Althogh Korach died still holding on to his erroneous ideologies, his children repented right before their death sentence was Divinely administered. They were not held responsible for their father’s actions, and their teshuvah was accepted. Chazal tell us that until this day, they have a special corner in Gehennom where they sing, “Moshe Emes VeToraso Emes” (Moshe is true and the Torah is true).
Seemingly, the teshuvah that Korach’s children did right before they died should have been sufficient for them to merit Gan Eden. If they sincerely repented, why did they have to go to Gehennom? What is the deeper meaning of their singing shirah (song) in the midst of Gehennom?
In truth, Korach’s children recognized the false nature of their father’s arguments much earlier. They should have protested their father’s actions before he was swallowed up into the earth. Because they remained quiet and did not take action against their father’s insidious deeds, they could not be included in the reward of the rest of the Jewish people in Gan Eden.
Right before they were swallowed into the earth, Korach’s children were able to act on their recognition of their father’s ways. Since they did teshuvah right before they died, they were not included in the harsh punishment of Korach and the rest of their followers. Instead, they received a middle ground, existing in Gehennom but singing the praises of the Torah.

Just Like Amaleik

How far-reaching was Korach’s evil nature? The Ba’al HaTurim reveals Korach’s ideology was similar to that of Amaleik. The initial comparison seems difficult to comprehend, as the Torah considers Amaleik evil incarnate.
Amaleik’s evil was not limited to their transgressions, but was inherent in their very nature. They all saw the miracles that Hashem performed, and yet they still planned a rebellion against the Almighty. Their readiness to battle G-d after seeing His strength displayed their extreme chutzpah, sheer brazenness, in the face of witnessing truth.
Korach took part and witnessed all of the miracles that Hashem did for the Jewish people when leaving Mitzrayim. This did not deter him from going ahead with his rebellion against Moshe Rabbeinu, who was personally appointed by the Almighty to lead the Jewish people. Korach’s actions also showed great chutzpah, and therefore his actions can legitimately be compared to those of Amaleik.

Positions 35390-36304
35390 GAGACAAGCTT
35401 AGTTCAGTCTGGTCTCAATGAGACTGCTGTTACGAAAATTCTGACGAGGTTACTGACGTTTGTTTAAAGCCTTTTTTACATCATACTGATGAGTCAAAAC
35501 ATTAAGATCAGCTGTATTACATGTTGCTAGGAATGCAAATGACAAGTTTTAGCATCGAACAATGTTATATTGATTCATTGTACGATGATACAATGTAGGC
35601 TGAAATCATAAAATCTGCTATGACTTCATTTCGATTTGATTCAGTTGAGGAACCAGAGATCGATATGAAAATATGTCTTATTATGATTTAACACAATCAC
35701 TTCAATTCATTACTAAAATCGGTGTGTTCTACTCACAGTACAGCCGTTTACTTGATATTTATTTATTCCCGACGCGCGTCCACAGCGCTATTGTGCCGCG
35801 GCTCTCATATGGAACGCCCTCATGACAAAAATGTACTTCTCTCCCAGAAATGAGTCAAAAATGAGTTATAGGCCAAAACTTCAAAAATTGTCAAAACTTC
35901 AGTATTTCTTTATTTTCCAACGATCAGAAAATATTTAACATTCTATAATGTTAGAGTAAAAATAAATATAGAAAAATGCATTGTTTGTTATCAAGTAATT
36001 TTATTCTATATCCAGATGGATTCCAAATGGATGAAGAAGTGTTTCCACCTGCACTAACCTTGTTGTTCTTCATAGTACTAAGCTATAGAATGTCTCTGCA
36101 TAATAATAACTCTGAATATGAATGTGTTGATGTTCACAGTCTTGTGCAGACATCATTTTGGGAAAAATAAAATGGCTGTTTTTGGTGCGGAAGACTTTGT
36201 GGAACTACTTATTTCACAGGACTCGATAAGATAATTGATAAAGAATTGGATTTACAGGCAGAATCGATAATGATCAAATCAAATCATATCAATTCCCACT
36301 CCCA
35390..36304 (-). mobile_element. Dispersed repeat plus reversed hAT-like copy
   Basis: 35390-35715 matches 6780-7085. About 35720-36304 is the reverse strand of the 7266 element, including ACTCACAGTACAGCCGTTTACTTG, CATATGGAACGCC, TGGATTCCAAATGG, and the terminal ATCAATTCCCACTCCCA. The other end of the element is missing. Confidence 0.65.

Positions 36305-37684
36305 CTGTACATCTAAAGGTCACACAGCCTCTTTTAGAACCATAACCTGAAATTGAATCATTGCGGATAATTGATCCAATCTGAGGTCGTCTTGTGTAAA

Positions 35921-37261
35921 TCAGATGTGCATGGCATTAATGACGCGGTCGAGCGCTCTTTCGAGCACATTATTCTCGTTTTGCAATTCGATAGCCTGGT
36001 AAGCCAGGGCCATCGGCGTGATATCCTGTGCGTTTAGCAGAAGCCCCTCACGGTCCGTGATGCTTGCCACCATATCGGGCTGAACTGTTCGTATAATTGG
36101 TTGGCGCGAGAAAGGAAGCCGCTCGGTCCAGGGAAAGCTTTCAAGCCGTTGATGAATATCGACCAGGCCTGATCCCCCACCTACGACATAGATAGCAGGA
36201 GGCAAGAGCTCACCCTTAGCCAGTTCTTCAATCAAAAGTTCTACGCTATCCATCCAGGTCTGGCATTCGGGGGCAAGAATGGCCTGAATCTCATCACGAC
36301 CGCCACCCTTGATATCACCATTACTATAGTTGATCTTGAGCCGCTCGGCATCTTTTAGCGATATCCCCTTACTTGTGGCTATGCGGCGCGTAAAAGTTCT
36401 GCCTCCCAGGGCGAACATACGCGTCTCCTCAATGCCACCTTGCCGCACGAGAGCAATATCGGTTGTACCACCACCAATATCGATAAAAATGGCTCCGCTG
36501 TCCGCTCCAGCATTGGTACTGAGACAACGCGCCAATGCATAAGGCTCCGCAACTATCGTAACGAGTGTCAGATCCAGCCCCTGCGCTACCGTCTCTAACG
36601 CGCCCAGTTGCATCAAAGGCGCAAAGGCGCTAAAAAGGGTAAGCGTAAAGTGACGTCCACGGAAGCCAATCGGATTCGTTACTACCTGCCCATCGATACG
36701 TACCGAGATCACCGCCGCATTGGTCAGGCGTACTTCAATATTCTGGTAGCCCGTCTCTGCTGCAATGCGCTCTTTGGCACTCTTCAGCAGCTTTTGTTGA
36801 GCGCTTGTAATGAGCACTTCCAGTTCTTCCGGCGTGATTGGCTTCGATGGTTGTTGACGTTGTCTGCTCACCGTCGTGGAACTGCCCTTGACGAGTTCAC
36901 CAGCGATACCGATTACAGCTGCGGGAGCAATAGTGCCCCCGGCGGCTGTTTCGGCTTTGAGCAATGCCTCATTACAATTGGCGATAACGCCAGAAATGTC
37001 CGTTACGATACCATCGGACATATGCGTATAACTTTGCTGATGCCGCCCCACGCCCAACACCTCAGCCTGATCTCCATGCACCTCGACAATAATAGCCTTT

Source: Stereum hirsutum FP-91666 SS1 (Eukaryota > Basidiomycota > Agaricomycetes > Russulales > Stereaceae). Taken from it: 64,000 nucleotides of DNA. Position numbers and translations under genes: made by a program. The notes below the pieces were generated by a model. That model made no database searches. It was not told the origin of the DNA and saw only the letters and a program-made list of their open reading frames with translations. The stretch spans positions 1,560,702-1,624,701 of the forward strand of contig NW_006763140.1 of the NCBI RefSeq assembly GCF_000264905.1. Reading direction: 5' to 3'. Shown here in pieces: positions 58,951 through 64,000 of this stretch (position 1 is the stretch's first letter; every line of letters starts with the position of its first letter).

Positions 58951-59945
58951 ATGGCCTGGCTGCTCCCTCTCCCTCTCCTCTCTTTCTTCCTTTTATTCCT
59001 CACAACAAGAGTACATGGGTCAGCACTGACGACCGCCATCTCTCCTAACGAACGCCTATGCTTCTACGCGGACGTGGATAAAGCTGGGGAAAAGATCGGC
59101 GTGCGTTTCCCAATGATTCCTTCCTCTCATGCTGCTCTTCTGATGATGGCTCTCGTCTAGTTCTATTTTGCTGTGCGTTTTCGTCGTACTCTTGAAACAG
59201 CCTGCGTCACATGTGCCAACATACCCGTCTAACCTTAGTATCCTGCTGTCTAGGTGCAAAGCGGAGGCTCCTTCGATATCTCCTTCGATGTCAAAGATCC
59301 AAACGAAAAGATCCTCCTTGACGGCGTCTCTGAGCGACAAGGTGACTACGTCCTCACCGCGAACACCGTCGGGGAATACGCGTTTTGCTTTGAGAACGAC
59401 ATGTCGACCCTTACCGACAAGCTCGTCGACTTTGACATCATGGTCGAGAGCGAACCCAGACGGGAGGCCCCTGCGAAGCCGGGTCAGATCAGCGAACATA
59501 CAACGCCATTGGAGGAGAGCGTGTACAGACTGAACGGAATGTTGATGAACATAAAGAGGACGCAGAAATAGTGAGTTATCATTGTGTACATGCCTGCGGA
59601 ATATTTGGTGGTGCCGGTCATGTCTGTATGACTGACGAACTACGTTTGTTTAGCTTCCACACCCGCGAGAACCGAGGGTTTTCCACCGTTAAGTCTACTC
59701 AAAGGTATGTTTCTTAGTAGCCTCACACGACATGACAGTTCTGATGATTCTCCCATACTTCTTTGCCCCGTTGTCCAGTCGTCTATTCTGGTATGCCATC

Inner Beauty

After the incident of Korach, we find that, once again, the leadership of the Jewish people was challenged when part of Klal Yisrael complained and instigated the argument of whether Aharon was really worthy to direct the Jewish people. Aharon was a complete tzaddik who went quietly in the ways of Hashem and did not have the flamboyance of Korach.
Hashem commanded to take the staffs of each of the roshei shevatim (head of the tribes) including that of Aharon to represent Levi and to write each leader’s name on his staff. Then, the staff of the individuals who was fitting to lead the Jewish people would sprout flowers. What was it about this act that proved Aharon was in fact, worthy to guide Klal Ysirael?
While Aharon might not have shared Korach’s charisma – a quality that many people deem essential to good leadership – he was a complete tzaddik, which is, objectively, far more important. The proof of his righteousness was in his actions, which were the external manifestation of his exalted level. Hashem showed and attested to Aharon’s inner beauty when He caused his staff to sprout elegant flowers.
Hashem demonstrated that even though Aharon was quiet in his ways this did not inhibit what he was able to accomplish. The fruit and flowers that sprouted from his staff showed just the opposite – the quiet tzaddik who does not expend himself on boisterous statements and behavior can save his energy for mitzvos.
The Vilna Gaon writes that in the final generations before Moshiach, the leaders of the Jewish people will be from the eirev rav (mixed multitudes). In today’s world, where sheker (lies) are rampant, we must be ever so careful of Jewish leaders who act flamboyantly, but whose actins are motivated by wrong intentions. Hashem should protect us from such charlatans, and help us to recognize who the true gedolim of the Jewish people are.